Will We See the Trinity in Heaven?
I recently added a feedback and suggestion component to this site that allows readers like you to suggest topics for me to consider writing about. This has generated a lot of fantastic ideas, many of which are going to take a lot of study to adequately answer. One that I wanted to address right away is this: Will we be able to see all three members of the Trinity in heaven? Here is the question as asked by Andrew T:
When we get to heaven, will we see all three persons of the Trinity, or only Jesus? Will the Father and Spirit still be invisible? It’s something I’ve been wondering about for a long time, especially since I was raised in Oneness Pentecostalism (UPCI), but have now come to a more orthodox understanding of the Christian faith.
My immediate reaction to the question was a simple “No.” No, we will not see all 3 members of the Trinity in heaven (and here I am assuming not the intermediate heaven, but the new heaven and the new earth). But I wanted to give it some thought and reflection and I wanted to see who else has grappled with the question. And at the end of it all I return to that answer: No, I do not think we will see all 3 members of the Trinity in heaven. Why? Because for 2 of them there is nothing to see. Kind of. Let me explain myself. After I do so, I’d love to hear your thoughts.
The Bible makes it clear that as sinners we cannot see God’s face. God is the one who is “of purer eyes than to see evil and cannot look at wrong” (Habakkuk 1:13). He is the one “who dwells in unapproachable light, whom no one has ever seen or can see” (1 Timothy 6:16). Our sin keeps us from being able to come before the holy presence of God. Yet there are several parts of the Bible that hold out seeing God, beholding him, as a great future promise. Matthew 5:8 says, “Blessed are the pure in heart, for they shall see God.” Revelation 22 promises “the throne of God and of the Lamb will be in it, and his servants will worship him. They will see his face, and his name will be on their foreheads.”
Scripture makes it clear that it is the work of Jesus Christ that allows us to come before the Father. It is Christ who accomplishes the work that makes us holy so we can now be accepted by God. I am certain that in heaven we will see Jesus Christ face-to-face. Christ is incarnated not just for the years of his ministry here on earth, but forever. We will see him as a man eternally. And through his completed work on the cross we can embrace the biblical promise of seeing God’s face.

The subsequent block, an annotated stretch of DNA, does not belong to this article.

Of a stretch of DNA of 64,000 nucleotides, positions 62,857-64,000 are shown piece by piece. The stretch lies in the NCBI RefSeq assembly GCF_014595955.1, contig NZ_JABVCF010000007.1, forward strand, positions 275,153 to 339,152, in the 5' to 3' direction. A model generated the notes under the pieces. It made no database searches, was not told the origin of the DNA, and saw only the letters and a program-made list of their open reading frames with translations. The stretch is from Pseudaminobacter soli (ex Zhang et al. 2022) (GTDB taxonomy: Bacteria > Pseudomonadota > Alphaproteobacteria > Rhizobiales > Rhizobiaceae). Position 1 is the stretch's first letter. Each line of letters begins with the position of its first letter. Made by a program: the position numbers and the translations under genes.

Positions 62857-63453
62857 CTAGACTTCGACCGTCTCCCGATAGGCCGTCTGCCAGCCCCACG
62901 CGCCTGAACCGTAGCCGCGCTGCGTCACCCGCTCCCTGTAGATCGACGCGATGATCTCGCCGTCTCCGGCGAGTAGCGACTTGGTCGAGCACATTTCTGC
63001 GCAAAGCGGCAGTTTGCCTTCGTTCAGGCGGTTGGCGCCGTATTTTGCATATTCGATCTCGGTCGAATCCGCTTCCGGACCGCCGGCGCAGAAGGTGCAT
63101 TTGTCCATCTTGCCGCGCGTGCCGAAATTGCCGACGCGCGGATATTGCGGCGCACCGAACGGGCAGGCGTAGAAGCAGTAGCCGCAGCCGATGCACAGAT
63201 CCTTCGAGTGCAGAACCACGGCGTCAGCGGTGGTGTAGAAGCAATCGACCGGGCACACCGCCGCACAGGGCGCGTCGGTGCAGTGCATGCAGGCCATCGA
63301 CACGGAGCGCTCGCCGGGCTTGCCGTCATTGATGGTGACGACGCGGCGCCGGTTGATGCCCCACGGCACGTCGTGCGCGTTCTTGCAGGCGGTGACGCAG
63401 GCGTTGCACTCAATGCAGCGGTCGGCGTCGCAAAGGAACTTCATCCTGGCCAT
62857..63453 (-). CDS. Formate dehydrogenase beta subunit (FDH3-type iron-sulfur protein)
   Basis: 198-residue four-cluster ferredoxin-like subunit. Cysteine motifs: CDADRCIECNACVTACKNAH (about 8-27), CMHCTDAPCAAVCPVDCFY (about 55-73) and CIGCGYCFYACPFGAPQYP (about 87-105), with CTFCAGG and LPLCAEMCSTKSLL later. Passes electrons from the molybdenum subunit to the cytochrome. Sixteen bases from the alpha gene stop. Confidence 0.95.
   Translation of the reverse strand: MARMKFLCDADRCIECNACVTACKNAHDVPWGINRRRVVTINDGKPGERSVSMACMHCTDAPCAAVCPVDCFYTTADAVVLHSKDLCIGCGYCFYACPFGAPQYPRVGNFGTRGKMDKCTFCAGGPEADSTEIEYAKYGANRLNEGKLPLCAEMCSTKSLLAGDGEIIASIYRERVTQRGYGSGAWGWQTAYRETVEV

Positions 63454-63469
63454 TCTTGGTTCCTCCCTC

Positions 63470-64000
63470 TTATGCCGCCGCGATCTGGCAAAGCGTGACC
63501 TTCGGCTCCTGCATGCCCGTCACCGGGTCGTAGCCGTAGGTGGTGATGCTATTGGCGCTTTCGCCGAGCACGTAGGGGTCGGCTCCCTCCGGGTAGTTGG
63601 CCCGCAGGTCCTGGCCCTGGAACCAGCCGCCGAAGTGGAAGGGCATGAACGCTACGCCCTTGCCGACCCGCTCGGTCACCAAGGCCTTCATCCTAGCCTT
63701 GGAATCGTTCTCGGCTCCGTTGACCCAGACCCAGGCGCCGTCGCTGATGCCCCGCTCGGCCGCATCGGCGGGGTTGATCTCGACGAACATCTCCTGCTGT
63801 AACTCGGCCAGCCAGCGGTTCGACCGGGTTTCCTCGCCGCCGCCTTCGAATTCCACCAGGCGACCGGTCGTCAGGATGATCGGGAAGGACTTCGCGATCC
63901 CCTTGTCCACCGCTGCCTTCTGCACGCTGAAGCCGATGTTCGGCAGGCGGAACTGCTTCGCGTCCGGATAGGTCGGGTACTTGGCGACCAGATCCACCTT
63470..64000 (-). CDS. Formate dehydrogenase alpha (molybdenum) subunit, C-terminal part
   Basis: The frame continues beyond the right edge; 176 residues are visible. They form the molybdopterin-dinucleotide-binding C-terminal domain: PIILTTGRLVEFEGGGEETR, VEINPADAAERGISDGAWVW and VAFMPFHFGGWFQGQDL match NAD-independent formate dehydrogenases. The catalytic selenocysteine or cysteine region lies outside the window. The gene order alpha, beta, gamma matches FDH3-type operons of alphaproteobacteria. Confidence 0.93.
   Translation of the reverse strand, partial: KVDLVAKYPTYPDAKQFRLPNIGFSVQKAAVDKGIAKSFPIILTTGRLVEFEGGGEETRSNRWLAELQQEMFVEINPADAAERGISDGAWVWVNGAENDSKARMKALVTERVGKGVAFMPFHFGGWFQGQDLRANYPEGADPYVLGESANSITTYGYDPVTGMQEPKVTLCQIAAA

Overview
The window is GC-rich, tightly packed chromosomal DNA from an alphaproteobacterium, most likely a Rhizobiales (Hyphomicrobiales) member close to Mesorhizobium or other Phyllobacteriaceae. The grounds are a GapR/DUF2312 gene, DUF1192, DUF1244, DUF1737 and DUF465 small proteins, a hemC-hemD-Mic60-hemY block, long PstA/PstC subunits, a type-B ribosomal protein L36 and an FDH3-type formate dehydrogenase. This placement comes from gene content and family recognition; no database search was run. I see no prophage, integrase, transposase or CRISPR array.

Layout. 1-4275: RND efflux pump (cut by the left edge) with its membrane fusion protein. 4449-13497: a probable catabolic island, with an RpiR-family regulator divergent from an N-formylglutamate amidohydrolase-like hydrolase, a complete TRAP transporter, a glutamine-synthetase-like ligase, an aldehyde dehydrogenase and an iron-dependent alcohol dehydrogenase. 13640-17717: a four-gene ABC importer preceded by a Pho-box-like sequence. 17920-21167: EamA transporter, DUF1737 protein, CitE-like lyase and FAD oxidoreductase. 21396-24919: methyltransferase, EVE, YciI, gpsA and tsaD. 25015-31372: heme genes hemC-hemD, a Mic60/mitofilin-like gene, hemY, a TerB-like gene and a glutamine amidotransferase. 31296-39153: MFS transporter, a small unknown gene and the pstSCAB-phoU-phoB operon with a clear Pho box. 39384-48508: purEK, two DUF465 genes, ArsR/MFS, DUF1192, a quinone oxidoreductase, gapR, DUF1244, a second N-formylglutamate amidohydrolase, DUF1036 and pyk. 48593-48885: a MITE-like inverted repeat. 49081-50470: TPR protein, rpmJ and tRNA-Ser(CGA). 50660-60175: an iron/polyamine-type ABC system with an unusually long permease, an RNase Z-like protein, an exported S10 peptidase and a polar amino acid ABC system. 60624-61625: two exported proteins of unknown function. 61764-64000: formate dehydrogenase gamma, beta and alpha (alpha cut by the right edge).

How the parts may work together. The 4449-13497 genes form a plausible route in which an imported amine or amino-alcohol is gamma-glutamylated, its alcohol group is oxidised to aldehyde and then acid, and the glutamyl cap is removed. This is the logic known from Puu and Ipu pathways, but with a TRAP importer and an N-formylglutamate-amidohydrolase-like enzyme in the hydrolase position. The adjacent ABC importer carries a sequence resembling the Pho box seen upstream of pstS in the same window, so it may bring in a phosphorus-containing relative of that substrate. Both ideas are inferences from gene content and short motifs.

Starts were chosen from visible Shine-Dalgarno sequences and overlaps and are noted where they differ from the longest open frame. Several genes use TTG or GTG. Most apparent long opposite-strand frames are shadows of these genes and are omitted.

But does this mean that we will be able to see all 3 members of the Trinity in physical form?
No, for the simple reason that God the Father has no body; he has no physical form. The same is true of the Holy Spirit. It is possible that the Spirit may take on physical form as he did at Jesus’ baptism and at Pentecost, but the Holy Spirit has no innate physical form. He is, after all, Spirit. And the Father is not a man, he is not an old, bearded man sitting on a throne. So certainly we will not behold him in that kind of a form.
So what does the text mean when it says that we will see God’s face? I take it to mean that we will see and behold God’s glory, whatever that entails. John sought to describe this in his vision where he wrote “At once I was in the Spirit, and behold, a throne stood in heaven, with one seated on the throne. And he who sat there had the appearance of jasper and carnelian, and around the throne was a rainbow that had the appearance of an emerald” (Revelation 4:2-3). Note that he did not describe a physical form—hands or head or feet, but the effect of that form—glory, radiance, brilliance. God’s glory radiates from his perfection, from his holiness, something that we will only truly be able to experience as perfect, holy beings. Our perfection, accomplished in the work of Christ, will allow us to experience God’s perfection. So as I understand it, this is what we will behold—not God the Father incarnated, but God the Father’s glory—perhaps God the Father as glory. And I think we will only really be able to understand this when we see and experience it. The reality of it, the wonder of it, is too far beyond all we have experienced here on earth.
John MacArthur says “Heaven will provide us with that privilege—an undiminished, unwearied sight of His infinite glory and beauty, bringing us infinite and eternal delight. We can begin to understand why Peter, after seeing only a faint glimpse of that glory, wanted to make a camp on the Mount of Transfiguration and stay there permanently!”
God’s glory is terrifying to the sinner but the deepest longing of the one who has been redeemed. And so we can say with the Psalmist “As a deer pants for flowing streams, so pants my soul for you, O God. My soul thirsts for God, for the living God. When shall I come and appear before God?” Soon enough.
Now I would love your take on this question—one that was a little bit more difficult to answer than I would have thought. Do you think we will see the 3 persons of the Trinity in heaven?